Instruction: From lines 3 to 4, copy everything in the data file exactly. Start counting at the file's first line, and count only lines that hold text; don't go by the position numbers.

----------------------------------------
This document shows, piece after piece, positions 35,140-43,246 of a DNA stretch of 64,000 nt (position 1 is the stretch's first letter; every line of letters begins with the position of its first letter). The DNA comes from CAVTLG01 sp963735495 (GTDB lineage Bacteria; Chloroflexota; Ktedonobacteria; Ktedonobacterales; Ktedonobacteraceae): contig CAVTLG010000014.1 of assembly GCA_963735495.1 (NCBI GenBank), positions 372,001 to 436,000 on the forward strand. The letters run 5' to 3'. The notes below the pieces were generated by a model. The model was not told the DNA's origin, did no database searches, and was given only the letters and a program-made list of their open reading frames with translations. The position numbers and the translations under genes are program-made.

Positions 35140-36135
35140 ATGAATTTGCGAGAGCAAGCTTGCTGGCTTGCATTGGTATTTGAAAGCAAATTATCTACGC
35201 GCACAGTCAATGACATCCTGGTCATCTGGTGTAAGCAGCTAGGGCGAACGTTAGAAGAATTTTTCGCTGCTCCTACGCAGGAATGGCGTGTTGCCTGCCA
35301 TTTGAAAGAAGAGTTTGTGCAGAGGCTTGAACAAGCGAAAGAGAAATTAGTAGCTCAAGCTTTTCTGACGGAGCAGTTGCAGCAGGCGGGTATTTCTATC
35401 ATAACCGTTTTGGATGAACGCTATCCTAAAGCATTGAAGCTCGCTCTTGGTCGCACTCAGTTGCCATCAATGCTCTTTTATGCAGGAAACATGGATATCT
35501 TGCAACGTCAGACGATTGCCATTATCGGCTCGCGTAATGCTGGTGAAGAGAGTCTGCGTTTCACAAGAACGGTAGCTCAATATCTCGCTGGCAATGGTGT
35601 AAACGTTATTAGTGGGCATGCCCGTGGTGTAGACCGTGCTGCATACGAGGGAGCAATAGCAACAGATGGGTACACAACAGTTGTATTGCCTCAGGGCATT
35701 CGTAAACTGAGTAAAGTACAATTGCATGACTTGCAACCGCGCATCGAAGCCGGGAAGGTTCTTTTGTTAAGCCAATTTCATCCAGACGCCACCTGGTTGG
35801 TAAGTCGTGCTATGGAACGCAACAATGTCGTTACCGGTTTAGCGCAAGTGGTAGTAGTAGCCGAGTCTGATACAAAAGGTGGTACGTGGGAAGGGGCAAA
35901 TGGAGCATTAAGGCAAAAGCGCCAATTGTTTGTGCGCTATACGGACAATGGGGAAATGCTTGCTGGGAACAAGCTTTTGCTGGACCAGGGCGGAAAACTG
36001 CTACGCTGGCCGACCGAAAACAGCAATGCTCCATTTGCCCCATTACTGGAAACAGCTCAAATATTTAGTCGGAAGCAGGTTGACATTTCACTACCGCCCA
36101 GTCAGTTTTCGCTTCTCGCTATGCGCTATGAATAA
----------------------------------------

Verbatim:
35140 ATGAATTTGCGAGAGCAAGCTTGCTGGCTTGCATTGGTATTTGAAAGCAAATTATCTACGC
35201 GCACAGTCAATGACATCCTGGTCATCTGGTGTAAGCAGCTAGGGCGAACGTTAGAAGAATTTTTCGCTGCTCCTACGCAGGAATGGCGTGTTGCCTGCCA